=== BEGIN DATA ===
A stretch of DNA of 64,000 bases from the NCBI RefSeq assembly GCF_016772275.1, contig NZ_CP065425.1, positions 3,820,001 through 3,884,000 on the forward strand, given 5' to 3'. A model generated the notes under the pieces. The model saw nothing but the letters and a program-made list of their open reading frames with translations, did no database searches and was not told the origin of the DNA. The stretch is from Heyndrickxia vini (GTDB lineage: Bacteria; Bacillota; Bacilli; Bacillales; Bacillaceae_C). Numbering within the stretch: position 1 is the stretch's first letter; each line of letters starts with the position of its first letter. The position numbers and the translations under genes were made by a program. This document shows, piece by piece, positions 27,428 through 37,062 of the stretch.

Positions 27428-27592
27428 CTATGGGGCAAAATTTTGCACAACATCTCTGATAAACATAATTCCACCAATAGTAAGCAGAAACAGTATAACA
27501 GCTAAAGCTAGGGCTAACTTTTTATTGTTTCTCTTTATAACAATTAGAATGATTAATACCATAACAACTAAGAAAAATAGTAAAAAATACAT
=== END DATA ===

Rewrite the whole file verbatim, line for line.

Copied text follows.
A stretch of DNA of 64,000 bases from the NCBI RefSeq assembly GCF_016772275.1, contig NZ_CP065425.1, positions 3,820,001 through 3,884,000 on the forward strand, given 5' to 3'. A model generated the notes under the pieces. The model saw nothing but the letters and a program-made list of their open reading frames with translations, did no database searches and was not told the origin of the DNA. The stretch is from Heyndrickxia vini (GTDB lineage: Bacteria; Bacillota; Bacilli; Bacillales; Bacillaceae_C). Numbering within the stretch: position 1 is the stretch's first letter; each line of letters starts with the position of its first letter. The position numbers and the translations under genes were made by a program. This document shows, piece by piece, positions 27,428 through 37,062 of the stretch.

Positions 27428-27592
27428 CTATGGGGCAAAATTTTGCACAACATCTCTGATAAACATAATTCCACCAATAGTAAGCAGAAACAGTATAACA
27501 GCTAAAGCTAGGGCTAACTTTTTATTGTTTCTCTTTATAACAATTAGAATGATTAATACCATAACAACTAAGAAAAATAGTAAAAAATACAT